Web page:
Bridget and Spike are no longer allowed to run loose at our Juniper Hill Camp.
I’ll explain why in a minute.
I need to back up a bit in the telling of this story.
Every day a green pick-up drives through here on the road that runs between our campsite and Rusty’s campsite. Rusty has made the acquaintance of the driver, a guy by the name of Don who’s been a cattle rancher in these parts for the past 38 years. He lives on his ranch miles away from us and the interstate, and his cattle roam the National Forest land around Juniper Hill Camp.
A while back some crazy idiots shot at his windmill, messing up the blades to the point where the wind can’t power it anymore. Now Rancher Don has to drive up this spur road past our campsite every day to hook up a generator so the cattle will have water.
Rancher Don stops as he comes through here, and he and Rusty chew the fat.
Well, Rusty relays a bit of information to me that comes from Rancher Don. To quote Rusty quoting Don, “The green mojaves are running.” Son of a bitch.
I’m not apologizing for that last thought.
Not this time. This situation deserves bad language. What, pray tell, is a green mojave, you ask? Well, my dears, in short, it’s the rattlesnake of your worst nightmares. The venom of a mojave green is said to be sixteen times more potent than that of a diamondback. You read that right. Sixteen times more potent. According to Rusty’s experience, they can be aggressive, too, as in attack-your-vehicle-while-you-scream-and-frantically-put-up-the-window aggressive.
And you thought a cranky bull was a problem.
Rancher Don encountered four mojave green rattlesnakes recently, and, bless his heart, he shot all four dead.
The story is that, back in the day, the Barnum & Bailey circus was traveling across the Mojave Desert when their venomous snakes from Southeast Asia got loose. Most were recaptured but a few got away (of course) and met up with the local snakes. And that, children, is how the mojave green rattlesnake came into being.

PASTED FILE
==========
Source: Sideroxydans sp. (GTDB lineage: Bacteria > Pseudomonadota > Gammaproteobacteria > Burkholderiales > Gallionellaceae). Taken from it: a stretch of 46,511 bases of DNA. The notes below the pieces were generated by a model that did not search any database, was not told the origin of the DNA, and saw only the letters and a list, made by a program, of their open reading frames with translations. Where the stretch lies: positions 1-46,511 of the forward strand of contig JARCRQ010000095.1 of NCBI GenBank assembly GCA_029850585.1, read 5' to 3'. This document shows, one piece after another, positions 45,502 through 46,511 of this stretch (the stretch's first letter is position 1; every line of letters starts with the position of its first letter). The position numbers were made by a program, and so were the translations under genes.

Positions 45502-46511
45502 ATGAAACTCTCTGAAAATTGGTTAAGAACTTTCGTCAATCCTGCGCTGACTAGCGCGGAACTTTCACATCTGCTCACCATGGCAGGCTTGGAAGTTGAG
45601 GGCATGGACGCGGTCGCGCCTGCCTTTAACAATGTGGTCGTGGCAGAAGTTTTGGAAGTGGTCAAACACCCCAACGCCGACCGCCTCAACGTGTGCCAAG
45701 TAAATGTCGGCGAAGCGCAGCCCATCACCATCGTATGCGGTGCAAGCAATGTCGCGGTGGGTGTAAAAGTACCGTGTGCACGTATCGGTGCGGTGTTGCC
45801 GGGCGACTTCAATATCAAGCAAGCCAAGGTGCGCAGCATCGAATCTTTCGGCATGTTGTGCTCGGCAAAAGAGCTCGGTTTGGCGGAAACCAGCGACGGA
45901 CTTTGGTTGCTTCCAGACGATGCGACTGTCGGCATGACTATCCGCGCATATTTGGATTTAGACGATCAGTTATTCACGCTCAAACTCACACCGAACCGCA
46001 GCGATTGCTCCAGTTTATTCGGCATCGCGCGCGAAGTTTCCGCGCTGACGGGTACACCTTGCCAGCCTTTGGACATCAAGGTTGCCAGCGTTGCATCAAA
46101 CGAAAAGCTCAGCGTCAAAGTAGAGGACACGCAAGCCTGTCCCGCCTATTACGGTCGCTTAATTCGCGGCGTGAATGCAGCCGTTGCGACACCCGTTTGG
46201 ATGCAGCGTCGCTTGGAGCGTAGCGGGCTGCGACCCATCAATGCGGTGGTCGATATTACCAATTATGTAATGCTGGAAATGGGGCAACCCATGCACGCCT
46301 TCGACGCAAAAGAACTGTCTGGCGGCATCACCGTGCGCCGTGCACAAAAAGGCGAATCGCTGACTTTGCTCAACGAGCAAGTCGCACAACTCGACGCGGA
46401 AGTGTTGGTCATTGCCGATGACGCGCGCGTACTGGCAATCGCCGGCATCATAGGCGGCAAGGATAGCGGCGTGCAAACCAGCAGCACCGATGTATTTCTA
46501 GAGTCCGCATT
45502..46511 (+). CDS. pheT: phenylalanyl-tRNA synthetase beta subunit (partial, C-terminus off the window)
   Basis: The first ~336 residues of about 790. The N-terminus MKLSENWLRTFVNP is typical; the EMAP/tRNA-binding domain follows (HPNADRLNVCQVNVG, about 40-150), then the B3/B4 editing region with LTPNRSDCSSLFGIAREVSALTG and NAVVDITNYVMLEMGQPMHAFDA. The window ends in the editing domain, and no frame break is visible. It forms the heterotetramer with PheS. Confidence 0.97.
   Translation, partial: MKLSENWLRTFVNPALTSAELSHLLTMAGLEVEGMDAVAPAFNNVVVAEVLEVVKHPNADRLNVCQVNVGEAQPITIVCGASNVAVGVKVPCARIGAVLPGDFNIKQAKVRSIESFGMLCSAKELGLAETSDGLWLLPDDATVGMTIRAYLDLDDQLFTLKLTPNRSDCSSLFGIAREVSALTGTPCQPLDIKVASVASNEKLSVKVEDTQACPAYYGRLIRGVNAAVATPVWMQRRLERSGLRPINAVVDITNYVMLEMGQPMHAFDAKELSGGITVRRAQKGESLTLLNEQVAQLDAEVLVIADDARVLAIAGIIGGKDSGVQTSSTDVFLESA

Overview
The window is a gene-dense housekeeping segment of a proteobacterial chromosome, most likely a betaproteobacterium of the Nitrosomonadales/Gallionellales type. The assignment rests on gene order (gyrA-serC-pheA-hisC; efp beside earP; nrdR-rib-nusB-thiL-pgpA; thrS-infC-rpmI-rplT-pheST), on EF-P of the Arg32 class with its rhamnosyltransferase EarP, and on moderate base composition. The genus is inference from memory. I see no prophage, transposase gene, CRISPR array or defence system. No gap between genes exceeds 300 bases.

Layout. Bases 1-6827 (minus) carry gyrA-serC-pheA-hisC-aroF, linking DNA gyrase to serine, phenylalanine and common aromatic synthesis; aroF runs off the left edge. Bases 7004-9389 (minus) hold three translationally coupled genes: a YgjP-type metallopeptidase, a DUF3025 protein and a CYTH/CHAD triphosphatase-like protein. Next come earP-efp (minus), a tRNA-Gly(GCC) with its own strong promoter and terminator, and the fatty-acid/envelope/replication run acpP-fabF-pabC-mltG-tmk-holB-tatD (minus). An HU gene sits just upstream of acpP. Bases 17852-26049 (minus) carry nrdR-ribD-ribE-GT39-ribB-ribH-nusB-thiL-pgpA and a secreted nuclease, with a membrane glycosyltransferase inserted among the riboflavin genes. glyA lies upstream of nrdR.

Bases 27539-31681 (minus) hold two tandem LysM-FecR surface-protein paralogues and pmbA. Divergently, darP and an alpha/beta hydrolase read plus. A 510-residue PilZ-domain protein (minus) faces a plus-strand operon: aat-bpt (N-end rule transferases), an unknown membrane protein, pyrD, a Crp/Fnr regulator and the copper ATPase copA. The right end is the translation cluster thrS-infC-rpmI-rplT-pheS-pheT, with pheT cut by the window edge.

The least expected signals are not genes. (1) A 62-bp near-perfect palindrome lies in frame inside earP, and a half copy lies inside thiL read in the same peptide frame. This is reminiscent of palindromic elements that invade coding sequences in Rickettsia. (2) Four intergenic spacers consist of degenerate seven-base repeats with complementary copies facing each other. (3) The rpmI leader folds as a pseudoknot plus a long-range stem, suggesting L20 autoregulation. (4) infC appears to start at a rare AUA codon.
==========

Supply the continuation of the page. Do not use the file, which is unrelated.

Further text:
It’s enough to make you move to Ireland.
Speaking of moving, why don’t we, you may be wondering. It’s complicated. If we move toward Prescott to the west, or toward Flagstaff to the north, or toward Camp Verde to the east, we’re going to hit bad weather. A cold front with gusty winds, thunderstorms and snow at higher elevations is predicted for this part of Arizona for the next few days. This according to NOAA National Weather Service.
What about south?
Well, the large BLM area around Spring Valley, Bumble Bee, and Black Canyon City where Rusty used to camp is no longer any good because now it’s ATVers-gone-wild country. Bloody Basin Road is a possibility, but there aren’t many campsites there and it’s a drive only to find it filled up.
That leaves staying put.
As soon as the April blast of cold weather and snow is over, we can move north. Rusty says a late storm happens every year, and I believe him, having shared a snowstorm with him in Ash Fork last April.
Therefore, the crew and I will remain at Juniper Hill a few more days. We’ll watch out for mad bulls and insanely venomous snakes. As soon as the weather cooperates, we start to head north. I’m thinking Monument Valley, the Four Corners region, and Bluff, Colorado, for starters.
In the meantime, we stay close to camp and I supervise the crew in their pen.
This next statement will surely raise the ire of animal lovers. I’m letting it fly anyway. . . I kinda’ wish a green mojave meets up with a big, black ornery bull, the bull stomps the mojave to death, and the incident is so traumatic that the bull runs far, far away, never to frequent our campsites again.
And rvsue and her canine crew live happily ever after.
“Pssst. Hey, Bridge, baby. You’d better watch out. Did you know a big snake is going to sneak up on you and bite your face off?”